That particular day, like most every other, I parked at the old mirror plant, dropped the tailgate, and rigged my gear. Ready to slip into my waders, I turned and hopped to a seat, clumsily knocking over the ubiquitous open soda bottle, dumping pop all over my boots and small, open Cliff Days Worth box of woolly buggers, soaking everything completely and cruelly wasting half-a-bottle of my green liquid crutch.

The boots would be fine but the flies were a mess. A quick shake was the best I could do, for that moment, so I closed the box, stuck it in a vest pocket, intending to rinse the whole shooting match once I got to the water. I forgot the cleanup, of course, once I stepped into the flow, intent only on catching that first trout. It didn’t happen right away, goddam Smith.

After an hour of frustration and a few changes of flies, I remembered the buggers. They were a sticky mess, as you can imagine, but I pried a mid-sized olive from the tacky blue foam and tied it on. First swing, the skunk was off as a nice twelve-incher came to hand. Second swing, another brown. And so on throughout the day.

The light bulb came on. A Eureka moment ensued.

To make a long story short (you’re welcome), after a lot of trial and error, Mt. Dew-soaked olive woollies have become my go-to trout candy; #8s with a lead wire underwrap and a bright red gill finish at the hook’s eye. “Untreated” olives don’t cut it. Similarly treated blacks or browns or whites don’t work. Saturated olives get attention.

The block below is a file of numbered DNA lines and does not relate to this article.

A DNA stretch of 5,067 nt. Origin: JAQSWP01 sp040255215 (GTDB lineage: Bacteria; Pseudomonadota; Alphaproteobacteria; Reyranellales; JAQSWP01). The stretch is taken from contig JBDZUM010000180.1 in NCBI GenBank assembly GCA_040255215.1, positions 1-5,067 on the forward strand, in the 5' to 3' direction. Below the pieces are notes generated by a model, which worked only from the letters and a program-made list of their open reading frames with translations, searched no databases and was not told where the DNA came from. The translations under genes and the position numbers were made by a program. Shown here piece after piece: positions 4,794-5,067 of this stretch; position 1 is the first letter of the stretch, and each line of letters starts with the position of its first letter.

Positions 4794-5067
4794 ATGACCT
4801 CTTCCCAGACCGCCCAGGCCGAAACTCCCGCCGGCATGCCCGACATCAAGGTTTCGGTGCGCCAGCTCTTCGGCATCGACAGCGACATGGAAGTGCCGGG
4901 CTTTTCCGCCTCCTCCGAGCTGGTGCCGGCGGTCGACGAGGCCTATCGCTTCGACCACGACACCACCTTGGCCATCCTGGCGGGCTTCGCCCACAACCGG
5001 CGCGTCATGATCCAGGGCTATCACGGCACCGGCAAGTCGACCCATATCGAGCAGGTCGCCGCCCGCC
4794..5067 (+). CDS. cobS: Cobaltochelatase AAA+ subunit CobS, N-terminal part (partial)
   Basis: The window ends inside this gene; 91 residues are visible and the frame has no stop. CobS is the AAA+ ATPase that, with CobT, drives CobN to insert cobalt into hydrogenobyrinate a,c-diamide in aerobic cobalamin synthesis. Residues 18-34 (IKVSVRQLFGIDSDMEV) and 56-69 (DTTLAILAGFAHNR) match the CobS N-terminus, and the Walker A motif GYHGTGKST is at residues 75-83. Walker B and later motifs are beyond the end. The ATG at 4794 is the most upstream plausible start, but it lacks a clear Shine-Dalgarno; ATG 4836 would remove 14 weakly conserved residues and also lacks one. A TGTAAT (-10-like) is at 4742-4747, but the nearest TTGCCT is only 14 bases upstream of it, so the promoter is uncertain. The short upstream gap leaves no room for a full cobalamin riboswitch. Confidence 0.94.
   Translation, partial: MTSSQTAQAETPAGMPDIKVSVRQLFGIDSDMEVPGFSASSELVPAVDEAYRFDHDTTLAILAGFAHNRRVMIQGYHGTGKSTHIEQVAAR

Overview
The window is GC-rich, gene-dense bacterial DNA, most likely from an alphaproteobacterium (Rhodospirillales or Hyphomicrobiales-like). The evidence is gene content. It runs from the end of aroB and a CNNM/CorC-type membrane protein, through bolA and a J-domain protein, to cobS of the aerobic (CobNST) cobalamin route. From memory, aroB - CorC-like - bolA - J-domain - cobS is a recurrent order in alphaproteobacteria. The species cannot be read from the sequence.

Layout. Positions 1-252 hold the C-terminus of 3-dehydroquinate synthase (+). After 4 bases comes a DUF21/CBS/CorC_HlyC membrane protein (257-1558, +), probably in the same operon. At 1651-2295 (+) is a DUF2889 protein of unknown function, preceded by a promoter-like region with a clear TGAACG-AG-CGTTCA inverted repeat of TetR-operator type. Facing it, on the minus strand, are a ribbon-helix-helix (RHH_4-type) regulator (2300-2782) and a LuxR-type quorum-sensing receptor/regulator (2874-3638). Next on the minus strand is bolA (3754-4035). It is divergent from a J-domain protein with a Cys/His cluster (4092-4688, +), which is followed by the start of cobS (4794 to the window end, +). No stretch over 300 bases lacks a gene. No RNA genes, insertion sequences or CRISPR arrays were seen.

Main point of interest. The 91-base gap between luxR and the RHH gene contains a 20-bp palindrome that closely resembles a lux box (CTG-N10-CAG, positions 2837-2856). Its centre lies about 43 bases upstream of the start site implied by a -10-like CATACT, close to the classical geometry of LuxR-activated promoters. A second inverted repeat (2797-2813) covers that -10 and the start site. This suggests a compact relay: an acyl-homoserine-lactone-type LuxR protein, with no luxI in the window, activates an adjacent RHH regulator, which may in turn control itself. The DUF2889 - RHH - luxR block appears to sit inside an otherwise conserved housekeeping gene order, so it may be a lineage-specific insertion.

I have a handful of theories as to why this works, but can prove none of them. Perhaps the brominated vegetable oil (BVO) that keeps that soda’s coloration so perfectly suspended (and causes most of the civilized world to ban this ingredient from human consumption) affects the viscosity or hydrological properties of the water around the fly in a manner that’s somehow appealing to fish. Maybe, because it only works with olive buggers, the eerie green solution generates a prismatic effect of some sort. Or it could be that, like me, the caffeine gets the trout’s motor running. I don’t know how, but it works. Consistently.

So now, before I head for the stream, I soak a handful of buggers in Mt. Dew (not diet or caffeine free – only the real stuff), then let them dry before putting them in my “sticky” Cliff box. I’ve even taken to carrying a small atomizing bottle of the soft drink to “re-energize” a fading streamer (or to take a quick, reviving sip myself). I’ve done it quietly, though. My fishing buddies don’t know what my edge has been.

Now I don’t want to get into a protracted ethical discussion about doctoring flies. The way I see it, if I’m willing to drink the stuff then it’s fair game to apply it to a streamer. It’s not like it's a scent or anything. Whatever the reason, it’s helped me tame that bloody Smith River and, as an amusing side effect, has my puzzled compatriots murmuring to themselves with great regularity.

Got a river kicking your ass? Give it a try.

But don't get hooked.

Note: Of course, the third thing that you have come to know about me by now is that I am not to be trusted on the 1st of April.